I: That’s great. So, Carl, what do you think?
CW: Well, you know, I think as I look back just over the last few years, the thing that I am most proud of is the growing recognition within the Department of Justice and other government agencies of the importance of Global and the products and services that Global has developed. The fact that the Department of Homeland Security has engaged such a degree with Global, or the Office of the National Director of Intelligence, or the Program Manager for Information Sharing—to have all of those groups recognize and support Global, I think is not only a tribute to Global’s collaborative spirit but it is also a tribute to the quality of the solutions that Global has developed.
RB: Well, you know, I want to add in, too, when Carl talks about bringing people to the table, I really think that it is a significant success of Global. It is really a unique collaboration. I don’t know if you can point to anything else in federal, state, or local government that brings together these kinds of people, the diversity of the people that actually work together and get the problems solved. Especially, for a Federal Advisory Committee, I don’t think you will see another Federal Advisory Committee with that kind of participation as well as the output that they put out. The other piece of that I would talk about, when Carl talked about responsibility and under whose leadership, I think such an important part of Global is the fact that we don’t have people that go out and take credit for products, because it truly is a collaborative effort. So when you see a federal person sitting with a local person, with a court person, a tribal person, sitting in a room, writing up a solution to a problem that we have all identified and bringing that forward, it became a group project rather than any individual person that is responsible for the success. The participation of the representatives of all those associations and people in the field is the real success of Global.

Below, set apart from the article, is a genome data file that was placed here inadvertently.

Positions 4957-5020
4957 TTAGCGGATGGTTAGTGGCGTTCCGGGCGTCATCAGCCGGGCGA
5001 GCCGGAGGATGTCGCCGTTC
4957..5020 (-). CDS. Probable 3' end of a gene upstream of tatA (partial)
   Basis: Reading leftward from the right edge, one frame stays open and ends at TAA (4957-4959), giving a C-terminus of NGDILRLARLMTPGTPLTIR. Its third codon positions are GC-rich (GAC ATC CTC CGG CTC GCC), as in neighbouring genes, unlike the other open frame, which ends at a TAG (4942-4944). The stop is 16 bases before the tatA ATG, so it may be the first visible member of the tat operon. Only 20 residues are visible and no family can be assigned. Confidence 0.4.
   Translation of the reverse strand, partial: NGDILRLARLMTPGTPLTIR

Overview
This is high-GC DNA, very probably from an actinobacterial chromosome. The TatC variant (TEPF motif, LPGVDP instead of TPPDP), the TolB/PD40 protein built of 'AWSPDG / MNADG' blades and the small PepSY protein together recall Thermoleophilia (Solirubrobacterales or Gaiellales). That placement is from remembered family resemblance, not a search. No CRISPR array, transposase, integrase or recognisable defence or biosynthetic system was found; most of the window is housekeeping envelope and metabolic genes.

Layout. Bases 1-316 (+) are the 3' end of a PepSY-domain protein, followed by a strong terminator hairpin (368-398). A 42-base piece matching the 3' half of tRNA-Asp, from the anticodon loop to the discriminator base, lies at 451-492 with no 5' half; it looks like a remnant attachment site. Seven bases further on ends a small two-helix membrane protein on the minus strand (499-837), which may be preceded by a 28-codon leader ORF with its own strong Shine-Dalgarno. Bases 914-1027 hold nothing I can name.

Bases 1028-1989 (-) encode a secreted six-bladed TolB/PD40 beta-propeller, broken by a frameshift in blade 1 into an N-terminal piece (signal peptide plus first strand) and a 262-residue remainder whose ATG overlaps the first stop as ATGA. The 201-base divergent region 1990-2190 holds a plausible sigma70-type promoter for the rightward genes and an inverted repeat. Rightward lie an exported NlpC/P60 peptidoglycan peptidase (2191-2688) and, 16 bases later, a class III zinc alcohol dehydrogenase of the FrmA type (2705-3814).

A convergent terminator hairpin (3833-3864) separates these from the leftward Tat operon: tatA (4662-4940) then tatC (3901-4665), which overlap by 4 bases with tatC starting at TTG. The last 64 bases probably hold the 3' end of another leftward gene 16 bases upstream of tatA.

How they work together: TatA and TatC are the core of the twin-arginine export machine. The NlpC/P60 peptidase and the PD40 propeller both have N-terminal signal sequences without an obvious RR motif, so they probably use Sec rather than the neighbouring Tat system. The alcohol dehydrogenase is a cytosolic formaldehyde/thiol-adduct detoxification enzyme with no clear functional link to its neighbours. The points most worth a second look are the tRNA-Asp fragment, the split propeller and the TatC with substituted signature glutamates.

I: It’s actually turned into almost a term d’art, which is, it’s the “Global process” or the “Global model,” which I think speaks to what you were talking about, Bob, that it was almost unprecedented before…. And it has become this. Now, we see it happily spreading out into all sorts of different communities of, “Global does it this way and they bring the people together,” and it is like you say, a group effort. There is not one single star, not one single agency taking credit, and it has become known almost as the “Global process,” so I think that is something. You can’t buy that—that’s not really something that you can force. It just happened I think through the group of people at the table.
I: Well, I think that’s also credit to both of your leaderships. I think that is something that you can both be proud of, and I imagine it is kind of a highlight of your tenure.
Opinions or points of view expressed in these recordings represent those of the speakers and do not necessarily represent the official position or policies of the U.S. Department of Justice. Any commercial products and manufacturers discussed in these recordings are presented for informational purposes only and do not constitute product approval or endorsement by the U.S. Department of Justice.